With college basketball teams on pause all the time, more and more teams are taking extended breaks before returning to the floor. But it’s hurting their competitiveness once they do. And for those that think some rest for a team would be helpful in the middle of a grinding season, the stats just don’t bear that out.
The longer the break lasts, the more the rust hurts on the court when they come return to action.
Updated covid pause numbers:— Evan Miyakawa (@evanmiya) February 16, 2021
The disadvantage for a team coming off of a covid pause has risen to 2.9 points on average in a normal tempo game.
Longer pause = greater disadvantage.
14 day pause is worth about a 0.9 point disadvantage.
21 day: 2.6 points
28 day: 4.3 points pic.twitter.com/cEZkRDPKNH
You can take a deeper look at the data here, including finding individual games and how they turned out after a team took a two-week-or-greater pause. But there are tons of examples of games where the layoff was clearly a factor.
UC Davis missed a whopping 55 days between Division I games between Idaho State (November 28th) and UC San Diego (January 22nd), but lost by 20 against a team ranked 43 below them in the KenPom.com rankings. It was also the longest pause any college basketball team has taken this season.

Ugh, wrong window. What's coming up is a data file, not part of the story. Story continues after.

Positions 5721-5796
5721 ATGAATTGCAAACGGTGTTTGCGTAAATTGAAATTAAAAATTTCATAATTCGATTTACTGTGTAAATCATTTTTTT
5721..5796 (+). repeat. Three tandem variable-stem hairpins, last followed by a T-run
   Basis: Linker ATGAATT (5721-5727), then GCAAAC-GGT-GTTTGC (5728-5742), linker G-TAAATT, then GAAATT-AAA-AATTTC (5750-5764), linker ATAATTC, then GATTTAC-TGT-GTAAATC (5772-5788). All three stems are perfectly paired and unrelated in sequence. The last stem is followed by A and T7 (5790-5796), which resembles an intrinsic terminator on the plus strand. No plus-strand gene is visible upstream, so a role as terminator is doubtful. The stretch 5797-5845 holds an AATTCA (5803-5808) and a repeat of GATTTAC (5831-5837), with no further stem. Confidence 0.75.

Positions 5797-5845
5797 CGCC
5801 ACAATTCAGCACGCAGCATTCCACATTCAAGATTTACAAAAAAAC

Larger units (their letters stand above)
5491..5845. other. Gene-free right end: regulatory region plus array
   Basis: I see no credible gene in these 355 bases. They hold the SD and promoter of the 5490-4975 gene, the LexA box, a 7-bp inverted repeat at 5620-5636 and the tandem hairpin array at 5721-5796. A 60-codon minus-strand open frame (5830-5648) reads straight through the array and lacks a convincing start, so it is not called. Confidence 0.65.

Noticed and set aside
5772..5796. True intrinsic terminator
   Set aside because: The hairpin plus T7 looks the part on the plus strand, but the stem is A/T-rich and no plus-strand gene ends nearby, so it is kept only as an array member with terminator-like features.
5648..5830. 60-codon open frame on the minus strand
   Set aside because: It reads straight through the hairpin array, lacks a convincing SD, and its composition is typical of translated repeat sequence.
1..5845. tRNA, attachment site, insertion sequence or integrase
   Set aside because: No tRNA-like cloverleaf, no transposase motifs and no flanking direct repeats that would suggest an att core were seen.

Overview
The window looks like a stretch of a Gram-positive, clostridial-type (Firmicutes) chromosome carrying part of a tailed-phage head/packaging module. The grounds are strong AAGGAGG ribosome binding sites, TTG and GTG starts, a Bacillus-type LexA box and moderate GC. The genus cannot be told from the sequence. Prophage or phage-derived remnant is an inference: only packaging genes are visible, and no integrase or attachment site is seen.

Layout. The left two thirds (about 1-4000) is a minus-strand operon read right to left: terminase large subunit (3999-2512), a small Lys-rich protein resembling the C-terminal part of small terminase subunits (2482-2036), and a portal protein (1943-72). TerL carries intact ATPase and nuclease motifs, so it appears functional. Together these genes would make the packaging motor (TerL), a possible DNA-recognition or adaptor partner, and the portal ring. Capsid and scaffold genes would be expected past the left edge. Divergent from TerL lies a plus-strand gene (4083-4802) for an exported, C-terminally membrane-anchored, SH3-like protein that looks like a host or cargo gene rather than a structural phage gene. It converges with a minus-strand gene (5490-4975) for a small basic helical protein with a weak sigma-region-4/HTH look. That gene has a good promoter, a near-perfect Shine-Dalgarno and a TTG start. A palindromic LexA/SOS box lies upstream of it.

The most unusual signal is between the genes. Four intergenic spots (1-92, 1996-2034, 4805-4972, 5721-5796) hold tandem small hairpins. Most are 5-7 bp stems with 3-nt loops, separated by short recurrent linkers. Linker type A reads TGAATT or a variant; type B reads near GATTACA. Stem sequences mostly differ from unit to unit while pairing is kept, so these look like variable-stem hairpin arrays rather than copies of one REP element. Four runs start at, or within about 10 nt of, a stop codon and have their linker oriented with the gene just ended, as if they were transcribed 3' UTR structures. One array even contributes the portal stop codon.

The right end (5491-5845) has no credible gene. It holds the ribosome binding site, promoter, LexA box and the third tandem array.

Villanova faced a Seton Hall team at home they’d normally handle easily, but barely held on for a two-point victory despite being ranked fourth and the Pirates 33rd. There are plenty of examples like this throughout the season, but it shows this applies to both the top and bottom of the college basketball table, and teams with varying degrees of stoppage as well.
So what does this mean for bettors? Keep an eye peeled for bad lines regarding teams that have taken a break that’s lasted more than a bit. While there are less teams on pause now than previously, our last count had 10 teams off their schedule and paused presently. And while the study above accounts for only 14 days or longer, even shorter pauses and time without practice can give an edge to bettors.
So the old question about “rest vs. rust?” In the case of the 2020-21 COVID-laden college basketball season, it’s clearly about rust for teams recovering from being touched by the coronavirus.